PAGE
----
What's in a name? London/Derry often goes by the epithet "Stroke City" owing to the slash that many writers (including me) put between the word "London" and "Derry" for reasons of political correctness. The name London is highly charged. Using it has the potential to betray your religion, political affiliations or just your ignorance. The name is so controversial that motorway signs, for miles around London/Derry, are defaced and daubed with paint. Unionists or Loyalists, loyal to the British Crown, call the place Londonderry, whereas Nationalists or Republicans call it Derry. People living close to London/Derry object to the word "London" and remove it from all accessible road signs. One sign I spotted had both "London" blocked out with white paint, and "Derry" blocked out in blue, with differing groups objecting to either word - an outward expression of the seemingly irreconcilable differences which exist in this part of the world. Thus, when in London/Derry be mindful of how you refer to the city; know that this place name is one of the most politically sensitive in the whole of the British Isles. Lamp posts, also, do not escape this highly-charged marking of territory. The Union Jack colours on one signalling Loyalist territory, the Republic of Ireland tricolour signalling Nationalist territory. Indeed, it is quite possible to stand in some suburban streets to have the green, orange and white of the Republic on one side and the red, white and blue of the Union Jack on the other.
London/Derry is also home to some of the most iconic and powerful murals in the country it being the flash point of so many of Northern Ireland's Troubles. The collection of murals, dubbed The People's Gallery, are clustered on humble terraced houses around Derry Corner, also known as Free Derry Corner. We were not the only people out that day touring the murals. There were also tour guides - often the people who painted the murals themselves (known as the Bogside Artists) - showing the tourists around and explaining their significance. The murals in the People's Gallery are touched-up and repainted periodically, a symbolic act of restoration and continual maintenance which betrays the ongoing, undyingnature of the tensions in this part of the British Isles.
Derry/Londonderry skyline on a moody Ulster morning.
The Republic of Ireland tricolour acts as a territorial marker.
From left to right: the 'Operation Motorman' and 'Runner' murals.
The 'Bloody Sunday' mural with iconic scene of a priest shielding a victim and waving a cloth.
The iconic "You are now entering Free Derry" mural at Free Derry Corner.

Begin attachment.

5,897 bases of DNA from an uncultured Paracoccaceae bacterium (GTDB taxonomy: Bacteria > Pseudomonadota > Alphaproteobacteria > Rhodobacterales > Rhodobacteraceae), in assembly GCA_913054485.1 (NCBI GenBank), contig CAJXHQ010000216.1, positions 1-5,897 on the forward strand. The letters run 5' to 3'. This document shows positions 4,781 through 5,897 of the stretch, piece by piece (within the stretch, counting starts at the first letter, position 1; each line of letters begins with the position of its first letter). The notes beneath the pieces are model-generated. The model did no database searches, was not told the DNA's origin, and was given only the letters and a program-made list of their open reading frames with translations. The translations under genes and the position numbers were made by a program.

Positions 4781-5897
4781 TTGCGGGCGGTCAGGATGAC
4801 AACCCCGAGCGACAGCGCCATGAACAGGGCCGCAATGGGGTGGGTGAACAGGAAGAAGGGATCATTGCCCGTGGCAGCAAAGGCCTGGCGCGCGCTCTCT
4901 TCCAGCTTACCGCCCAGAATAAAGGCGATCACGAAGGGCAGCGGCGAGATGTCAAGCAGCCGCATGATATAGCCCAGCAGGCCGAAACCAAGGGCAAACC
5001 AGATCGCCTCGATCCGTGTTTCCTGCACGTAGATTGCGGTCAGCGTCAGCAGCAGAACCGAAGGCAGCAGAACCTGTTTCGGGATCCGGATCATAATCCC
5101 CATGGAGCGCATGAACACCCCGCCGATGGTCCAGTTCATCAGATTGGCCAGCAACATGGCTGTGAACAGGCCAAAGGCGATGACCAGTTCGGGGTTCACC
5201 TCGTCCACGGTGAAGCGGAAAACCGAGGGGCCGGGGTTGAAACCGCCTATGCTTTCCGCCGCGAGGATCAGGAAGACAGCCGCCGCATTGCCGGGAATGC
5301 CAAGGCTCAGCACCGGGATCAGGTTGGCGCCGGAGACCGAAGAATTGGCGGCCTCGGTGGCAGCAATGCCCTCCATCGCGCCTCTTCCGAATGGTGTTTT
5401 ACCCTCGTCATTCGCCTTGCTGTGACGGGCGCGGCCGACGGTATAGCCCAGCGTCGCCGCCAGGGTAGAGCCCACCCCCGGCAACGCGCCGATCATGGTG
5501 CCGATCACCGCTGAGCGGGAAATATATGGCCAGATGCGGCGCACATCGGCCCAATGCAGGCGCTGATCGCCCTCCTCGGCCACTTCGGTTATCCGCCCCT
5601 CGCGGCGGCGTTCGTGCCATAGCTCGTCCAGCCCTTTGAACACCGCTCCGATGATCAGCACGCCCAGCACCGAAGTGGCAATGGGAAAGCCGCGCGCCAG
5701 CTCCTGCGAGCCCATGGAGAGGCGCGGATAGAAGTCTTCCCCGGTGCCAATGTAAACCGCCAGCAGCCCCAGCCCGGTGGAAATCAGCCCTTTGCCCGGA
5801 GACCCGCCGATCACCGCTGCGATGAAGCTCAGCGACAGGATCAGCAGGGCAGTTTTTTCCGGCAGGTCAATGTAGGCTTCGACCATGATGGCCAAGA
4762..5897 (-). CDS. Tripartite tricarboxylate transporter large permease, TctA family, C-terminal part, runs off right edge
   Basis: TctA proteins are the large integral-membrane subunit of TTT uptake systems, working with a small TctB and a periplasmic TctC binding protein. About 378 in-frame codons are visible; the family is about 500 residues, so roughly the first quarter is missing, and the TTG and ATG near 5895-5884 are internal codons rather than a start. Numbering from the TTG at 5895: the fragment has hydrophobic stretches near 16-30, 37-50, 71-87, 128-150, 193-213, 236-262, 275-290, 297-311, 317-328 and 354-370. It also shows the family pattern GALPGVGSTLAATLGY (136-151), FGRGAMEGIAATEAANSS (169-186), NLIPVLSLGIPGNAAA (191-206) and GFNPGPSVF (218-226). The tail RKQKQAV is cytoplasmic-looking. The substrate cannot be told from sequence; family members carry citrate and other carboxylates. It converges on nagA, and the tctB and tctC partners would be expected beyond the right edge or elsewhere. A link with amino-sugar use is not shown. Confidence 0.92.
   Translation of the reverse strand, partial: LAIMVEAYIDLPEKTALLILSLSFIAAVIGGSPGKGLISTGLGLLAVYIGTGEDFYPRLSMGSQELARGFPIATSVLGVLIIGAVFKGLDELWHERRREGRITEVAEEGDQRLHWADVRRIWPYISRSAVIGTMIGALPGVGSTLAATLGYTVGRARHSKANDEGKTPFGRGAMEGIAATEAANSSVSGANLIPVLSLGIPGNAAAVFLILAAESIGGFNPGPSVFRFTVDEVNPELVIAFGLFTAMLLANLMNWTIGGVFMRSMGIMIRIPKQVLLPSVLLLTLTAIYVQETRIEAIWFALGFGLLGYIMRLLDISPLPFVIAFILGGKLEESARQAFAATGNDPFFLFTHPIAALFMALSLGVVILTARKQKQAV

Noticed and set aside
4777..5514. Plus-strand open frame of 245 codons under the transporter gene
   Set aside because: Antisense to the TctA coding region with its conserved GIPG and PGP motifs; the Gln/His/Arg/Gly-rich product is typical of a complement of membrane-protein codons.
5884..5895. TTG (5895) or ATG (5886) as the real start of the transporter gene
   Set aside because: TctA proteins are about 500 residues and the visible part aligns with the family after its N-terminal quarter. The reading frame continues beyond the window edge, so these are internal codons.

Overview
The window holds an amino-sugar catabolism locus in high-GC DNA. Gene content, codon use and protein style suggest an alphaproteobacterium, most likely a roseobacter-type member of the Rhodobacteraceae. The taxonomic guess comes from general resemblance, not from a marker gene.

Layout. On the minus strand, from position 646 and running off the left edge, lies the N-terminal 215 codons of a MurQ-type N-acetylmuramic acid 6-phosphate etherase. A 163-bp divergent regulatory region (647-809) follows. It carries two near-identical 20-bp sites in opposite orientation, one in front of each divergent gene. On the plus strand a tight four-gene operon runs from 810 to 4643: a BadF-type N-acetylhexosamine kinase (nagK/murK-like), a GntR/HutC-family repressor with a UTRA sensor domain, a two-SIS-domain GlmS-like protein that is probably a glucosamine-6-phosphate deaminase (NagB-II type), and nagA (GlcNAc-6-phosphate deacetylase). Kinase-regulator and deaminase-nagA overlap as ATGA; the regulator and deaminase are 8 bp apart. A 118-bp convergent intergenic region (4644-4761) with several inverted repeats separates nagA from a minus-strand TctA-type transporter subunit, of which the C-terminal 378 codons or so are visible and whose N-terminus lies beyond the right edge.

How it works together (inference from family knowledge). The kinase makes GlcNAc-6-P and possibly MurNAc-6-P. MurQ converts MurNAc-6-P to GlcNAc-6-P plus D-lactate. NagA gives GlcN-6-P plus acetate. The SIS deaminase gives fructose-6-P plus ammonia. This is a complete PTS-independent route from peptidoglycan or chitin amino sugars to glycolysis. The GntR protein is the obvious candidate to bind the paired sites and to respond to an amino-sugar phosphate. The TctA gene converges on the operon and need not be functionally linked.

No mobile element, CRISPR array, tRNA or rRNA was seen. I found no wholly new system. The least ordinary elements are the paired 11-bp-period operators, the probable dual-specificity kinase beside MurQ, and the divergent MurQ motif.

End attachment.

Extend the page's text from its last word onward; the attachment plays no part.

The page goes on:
The Giant's Causeway is a highlight for most on a trip to Northern Ireland and is Northern Ireland's most popular attraction. Its interlocking basalt columns, formed by a volcanic eruption, take the shape of hexagons. Its unique geographical formation mean that it is now a listed World Heritage Site. The Causeway has an otherworldly, almost lunar appearance. On a grey weekend in Northern Ireland we were lucky to get to the Giant's Causeway during a sunny interval, meaning that the basalt columns, which appear like stepping stones making their way down to the sea, were lit up brilliantly by the light. Also illuminated were the plethora of little rock pools containing sea creatures living in recessed hexagonal spaces; each hexagonal aperture not unlike an old-fashioned artist's palette of exquisite colours and textures.
A short drive east from The Giant's Causeway you will find a small place called Bushmills Carrick-a-Rede. On a sunny day the views were incredible and, admittedly, completely unlike anything I expected to see in Northern Ireland. The water was crystal clear and rendered almost tropical-looking with its azures and turquoises. Swaying above these Caribbean-coloured waters was a rather scary suspension bridge made of rope, dangling thirty metres above the rocks below. Taking turns with other visitors, we crossed it twice: once there and once back.
Sitting on the Wishing Chair at the Giant's Causeway with its otherworldly hexagonal basalt columns.
The Giant's Causeway's evocative hexagonal columns.
The exquisite coastline of north Northern Ireland.
The stunning views of Northern Ireland's northern coastline at Carrick-a-Rede.
The 20 metre long rope bridge suspended above the rocks.
travel tips, links & resources
- The best way to see Northern Ireland is by car - especially f you are looking to travel outside of the main urban hubs of London/Derry and Belfast. If visiting Belfast, it is advisable to open it out from being merely a city break, to taking in some of the other things on offer.
- If hiring a car don't leave re-filling until the morning of your flight - a curiosity of Belfast and its environs is that trying to find a petrol station that was open at 5am was impossible. We had to hand over the car with a half-full tank and had our credit card duly punished.
- Note that the Northern Irish Pound is Pounds Sterling but is not actually legal tender in other nations of the United Kingdom such as England or Scotland. Many retailers will still accept them but they are under no obligation to do so, according to the Bank of England. You may wish to make sure you've spent all NI notes before heading back to other nations of the United Kingdom.
- Carrick-a-Rede is a tourist hot spot and so it is advisable to set off early to avoid the very worst of the crowds - especially if you want a photograph taken of you on the rope bridge itself without half of humanity stood directly behind you.
- Northern Ireland is one of the friendliest places I have visited. Don't let the old news stories of the IRA, bombings and sectarian violence colour your judgement. The biggest threat you will face in Northern Ireland is not being able to understand the locals when they speak to you. Be prepared for some intensely strong Northern Irish accents accompanied by warm smiles.
- When in London/Derry be mindful of how you refer to the city; know that this place name is one of the most politically sensitive in Northern Ireland.
- As with many popular attractions it is best to visit The Giant's Causeway in the morning if you wish to avoid the crowds.
- The Carrick-a-Rede rope bridge is sometimes closed because of bad weather or required maintenance. Check the status of the attraction on the National Trust website before setting off.